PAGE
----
Authored on: Oct 16, 2013
For law enforcement agencies, timely information sharing is critical for stopping and reducing crime. Criminal Justice Information (CJI) is shared at all levels starting at the federal level through state and even municipal local agencies. With the crucial need to share CJI comes the need to protect this sensitive information, the leakage of which can affect the effectiveness of ongoing crime fighting operations.
The Criminal Justice Information Services (CJIS) Security Policy defines the requirements of timely availability of shared information on one hand and data confidentiality on the other. This security policy contains a set of controls, requirements, and best practices, and it must be adhered to by any organization that exchanges criminal records.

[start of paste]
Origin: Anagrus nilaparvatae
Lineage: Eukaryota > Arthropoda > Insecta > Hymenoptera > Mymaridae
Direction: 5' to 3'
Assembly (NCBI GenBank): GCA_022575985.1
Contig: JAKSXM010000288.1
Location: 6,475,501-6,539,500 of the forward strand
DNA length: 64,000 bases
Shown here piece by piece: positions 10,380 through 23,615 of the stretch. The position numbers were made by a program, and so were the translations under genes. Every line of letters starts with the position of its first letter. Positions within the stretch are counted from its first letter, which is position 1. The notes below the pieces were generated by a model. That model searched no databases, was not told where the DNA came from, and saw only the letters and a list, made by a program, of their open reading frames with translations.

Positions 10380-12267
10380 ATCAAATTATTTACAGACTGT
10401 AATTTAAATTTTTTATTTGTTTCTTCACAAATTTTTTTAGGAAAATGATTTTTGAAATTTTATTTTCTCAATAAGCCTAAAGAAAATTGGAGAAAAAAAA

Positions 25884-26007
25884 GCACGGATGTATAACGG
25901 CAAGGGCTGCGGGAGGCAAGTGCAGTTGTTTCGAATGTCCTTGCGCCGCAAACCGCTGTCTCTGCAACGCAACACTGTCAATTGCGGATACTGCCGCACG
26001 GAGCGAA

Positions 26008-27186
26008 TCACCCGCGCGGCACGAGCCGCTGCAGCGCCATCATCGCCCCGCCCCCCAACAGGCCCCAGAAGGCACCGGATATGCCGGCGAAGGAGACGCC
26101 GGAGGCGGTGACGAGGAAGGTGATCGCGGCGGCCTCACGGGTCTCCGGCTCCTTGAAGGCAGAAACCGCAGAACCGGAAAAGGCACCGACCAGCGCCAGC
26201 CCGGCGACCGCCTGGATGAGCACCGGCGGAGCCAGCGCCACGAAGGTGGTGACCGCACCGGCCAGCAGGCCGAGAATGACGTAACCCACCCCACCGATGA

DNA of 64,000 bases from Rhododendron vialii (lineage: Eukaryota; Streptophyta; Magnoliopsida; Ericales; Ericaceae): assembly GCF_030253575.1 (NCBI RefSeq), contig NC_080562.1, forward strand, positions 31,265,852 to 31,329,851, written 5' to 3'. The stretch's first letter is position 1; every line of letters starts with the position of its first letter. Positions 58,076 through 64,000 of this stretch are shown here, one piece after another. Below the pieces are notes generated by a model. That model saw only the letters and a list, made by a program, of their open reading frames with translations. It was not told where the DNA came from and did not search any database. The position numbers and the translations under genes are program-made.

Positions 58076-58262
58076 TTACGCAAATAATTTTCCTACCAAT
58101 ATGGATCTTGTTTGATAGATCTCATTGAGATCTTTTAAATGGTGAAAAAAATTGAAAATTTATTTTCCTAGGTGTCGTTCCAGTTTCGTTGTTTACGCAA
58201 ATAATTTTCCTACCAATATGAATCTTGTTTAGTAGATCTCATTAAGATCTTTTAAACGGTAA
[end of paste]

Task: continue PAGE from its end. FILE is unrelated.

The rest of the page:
One of the most demanding requirements in the CJIS Security Policy is the requirement for advanced authentication mechanisms. As of September 30, 2014, law enforcement agencies that do not employ an advanced authentication solution will not be able to access the FBI's CJIS information network.
But, advanced authentication is not clearly defined in the CJIS security policy. So, what exactly does advanced authentication mean? Furthermore, how do you comply with a mandate that has no clear guidelines?
Download this white paper to learn how to choose the right CJIS-compliant authentication method that best fits your organization?s needs:
� Benefits and drawbacks of hardware-based, software-based, out-of-band, and pattern matching solutions
� Top decision factors to examine when choosing an advanced authentication solution
� User experience considerations
� Path for growth